Traveling for the Christmas Season?

Hello All,  I was on Wholefoods website looking to see if they have Gluten-Free Graham crackers and found a few helpful articles.  Have safe travels and May your Holiday be filled with the Love of Family and Friends.  Our family will be feeding the homeless, going to church, eating, and then going to church again.  I love to start Christmas day at Midnight candlelight service.  No better place for us to be.  Love and Hugs to you all and Merry Christmas.

Healthy Tip: Traveling Food for Planes and Trains

Are you traveling this holiday season? Before you head out over the hills and through the woods, we’ve pulled together our best tips for a 3-part “Eating on the Holiday Go” series. Whether you’re traveling by plane, train or automobile, we’ve got suggestions to help you eat well along the way. We’ve even got some tricks to help you once you’re at your final destination. It’s a darn shame, but most airports, train stations and roadside stops offer little more than the standard American junk food fare. The good news is you can bring your own food, and it doesn’t have to be complicated!

Today we’re tackling plane and train travel, tomorrow is for car food travel tips and finally we’re covering tips for when you are at your destination. Enjoy and please share your favorite tips too! 

Foods for Planes and Trains

With so many specific security rules about what you can and can’t take on board an aircraft these days, it’s always a good idea to check the TSA website for food and liquid restrictions. Once you’re clear about that, there are foods that you can pack to help you and your family eat well, which will keep you feeling better on your trip. Remember, too, that you can purchase food and water at the airport, after clearing security. Train travel is less restrictive – at least for now!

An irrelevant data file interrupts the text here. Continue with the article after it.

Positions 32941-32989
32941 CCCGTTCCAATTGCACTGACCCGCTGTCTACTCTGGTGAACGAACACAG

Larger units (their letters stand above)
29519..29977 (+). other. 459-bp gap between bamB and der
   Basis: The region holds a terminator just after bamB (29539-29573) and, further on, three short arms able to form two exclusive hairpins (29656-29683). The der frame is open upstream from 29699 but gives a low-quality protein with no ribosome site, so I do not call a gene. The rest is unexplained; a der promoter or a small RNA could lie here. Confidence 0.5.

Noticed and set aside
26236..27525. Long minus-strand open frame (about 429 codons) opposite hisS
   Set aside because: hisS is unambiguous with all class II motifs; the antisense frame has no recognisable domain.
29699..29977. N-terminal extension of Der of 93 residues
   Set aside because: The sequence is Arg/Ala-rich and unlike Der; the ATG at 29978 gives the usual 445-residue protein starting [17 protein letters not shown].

• If you have an early morning flight or train, you can’t beat packets of instant organic plain oatmeal along with a baggie filled with nuts and raisins! The attendants will have hot water and cups for mixing.
  • Trail mix is perfect. Nuts, dried fruits, unsweetened coconut flakes and whole grain cereals make a filling, no-mess snack. This Popcorn Trail Mix is fun to take along.
  • Mini cracker sandwiches made from cream cheese or hummus and sliced tomatoes and bell peppers make a refreshing, crunchy snack.
  • Fruit bars, nut bars, protein bars and other shelf-stable goodies are a must. If you want to make your own, here is a recipe for Cherry Orange Oatmeal Outdoor Bars and here is a recipe for Chocolate Earth Balls.
  • Individual packages of yogurt, applesauce, fruit cups, organic corn chips and vegetarian bean dip are great. (Some of these aren’t allowed through airport security, but good for the train.) Add some sliced carrots, celery, cucumber, radish and bell peppers.

For a meal, pack some sandwiches. Peanut or almond butter with fruit-sweetened jam or bananas; hummus or guacamole with veggies, cheese and tomato; or a turkey, tuna or egg salad sandwich that you know you can keep cold and eat within a couple of hours. These Apple Tahini Sandwiches are easy to make and travel well.

  • Take or purchase a bottle of cold water after you get through security and pack it in an insulated bag next to stuff you want to keep fresh and cold.
  • Many airports have restaurants where you can order a sandwich on whole grain to take with you on your trip. Best bets: Turkey, grilled chicken, hummus (if they have it), and plenty of raw veggies even if all they have is lettuce, onions, and tomatoes.
  • Remember to stay well hydrated, especially while flying. Get water on the plane or carry some on.
  • If eating a meal provided by the airline, call ahead and see what special diet options they have (vegetarian, gluten-free, etc.). These meals may have more vegetables, fruits and whole grains than their standard fare.